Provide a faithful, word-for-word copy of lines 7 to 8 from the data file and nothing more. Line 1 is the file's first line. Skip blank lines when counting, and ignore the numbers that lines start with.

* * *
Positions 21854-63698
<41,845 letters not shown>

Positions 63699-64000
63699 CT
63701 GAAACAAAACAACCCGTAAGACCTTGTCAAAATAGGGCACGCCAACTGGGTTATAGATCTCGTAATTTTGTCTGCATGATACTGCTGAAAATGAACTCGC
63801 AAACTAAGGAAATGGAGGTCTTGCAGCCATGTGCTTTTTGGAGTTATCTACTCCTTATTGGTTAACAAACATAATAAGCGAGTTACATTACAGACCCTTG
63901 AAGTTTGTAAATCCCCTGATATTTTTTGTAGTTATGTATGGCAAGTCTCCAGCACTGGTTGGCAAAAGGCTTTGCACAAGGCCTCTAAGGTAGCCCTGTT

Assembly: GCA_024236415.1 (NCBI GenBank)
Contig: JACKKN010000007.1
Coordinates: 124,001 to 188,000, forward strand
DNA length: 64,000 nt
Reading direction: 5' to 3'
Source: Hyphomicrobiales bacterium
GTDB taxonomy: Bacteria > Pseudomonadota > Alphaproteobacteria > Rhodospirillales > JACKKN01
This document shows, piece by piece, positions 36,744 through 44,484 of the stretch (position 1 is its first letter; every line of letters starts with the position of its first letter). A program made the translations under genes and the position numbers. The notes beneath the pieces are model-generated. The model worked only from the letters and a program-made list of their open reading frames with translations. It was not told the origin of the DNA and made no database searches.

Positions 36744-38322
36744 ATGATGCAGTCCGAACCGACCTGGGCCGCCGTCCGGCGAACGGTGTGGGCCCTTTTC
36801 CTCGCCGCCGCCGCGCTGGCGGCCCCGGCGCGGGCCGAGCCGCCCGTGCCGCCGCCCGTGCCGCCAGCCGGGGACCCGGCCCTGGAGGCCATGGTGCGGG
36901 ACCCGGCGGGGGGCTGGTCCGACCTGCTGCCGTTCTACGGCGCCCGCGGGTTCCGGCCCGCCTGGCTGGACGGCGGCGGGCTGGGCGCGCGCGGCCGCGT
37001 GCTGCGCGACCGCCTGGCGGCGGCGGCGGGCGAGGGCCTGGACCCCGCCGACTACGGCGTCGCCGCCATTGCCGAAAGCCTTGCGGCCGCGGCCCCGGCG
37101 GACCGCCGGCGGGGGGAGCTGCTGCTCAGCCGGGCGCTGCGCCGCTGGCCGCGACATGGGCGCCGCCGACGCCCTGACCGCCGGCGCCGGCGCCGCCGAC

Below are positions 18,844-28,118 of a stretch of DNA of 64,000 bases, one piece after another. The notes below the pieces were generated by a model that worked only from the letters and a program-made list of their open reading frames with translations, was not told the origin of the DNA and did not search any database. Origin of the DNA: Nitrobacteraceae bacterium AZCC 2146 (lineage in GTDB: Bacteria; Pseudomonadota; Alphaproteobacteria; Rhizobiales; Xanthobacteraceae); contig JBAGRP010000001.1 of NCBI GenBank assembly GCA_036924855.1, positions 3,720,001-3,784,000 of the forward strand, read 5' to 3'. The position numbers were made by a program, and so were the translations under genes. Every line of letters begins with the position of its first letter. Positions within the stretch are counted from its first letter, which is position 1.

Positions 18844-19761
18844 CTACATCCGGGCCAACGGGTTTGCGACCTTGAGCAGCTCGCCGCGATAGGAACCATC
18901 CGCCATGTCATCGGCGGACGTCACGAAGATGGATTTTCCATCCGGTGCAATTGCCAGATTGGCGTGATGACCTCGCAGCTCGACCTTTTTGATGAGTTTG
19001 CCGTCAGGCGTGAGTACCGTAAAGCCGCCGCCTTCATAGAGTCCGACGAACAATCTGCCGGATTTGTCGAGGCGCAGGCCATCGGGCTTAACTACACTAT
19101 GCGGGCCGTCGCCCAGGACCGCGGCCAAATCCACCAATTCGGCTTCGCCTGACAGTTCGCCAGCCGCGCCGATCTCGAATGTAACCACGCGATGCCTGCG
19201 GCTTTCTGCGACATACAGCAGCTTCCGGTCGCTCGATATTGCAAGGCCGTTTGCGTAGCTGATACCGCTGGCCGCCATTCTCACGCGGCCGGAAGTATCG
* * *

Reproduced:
63901 AAGTTTGTAAATCCCCTGATATTTTTTGTAGTTATGTATGGCAAGTCTCCAGCACTGGTTGGCAAAAGGCTTTGCACAAGGCCTCTAAGGTAGCCCTGTT

Assembly: GCA_024236415.1 (NCBI GenBank)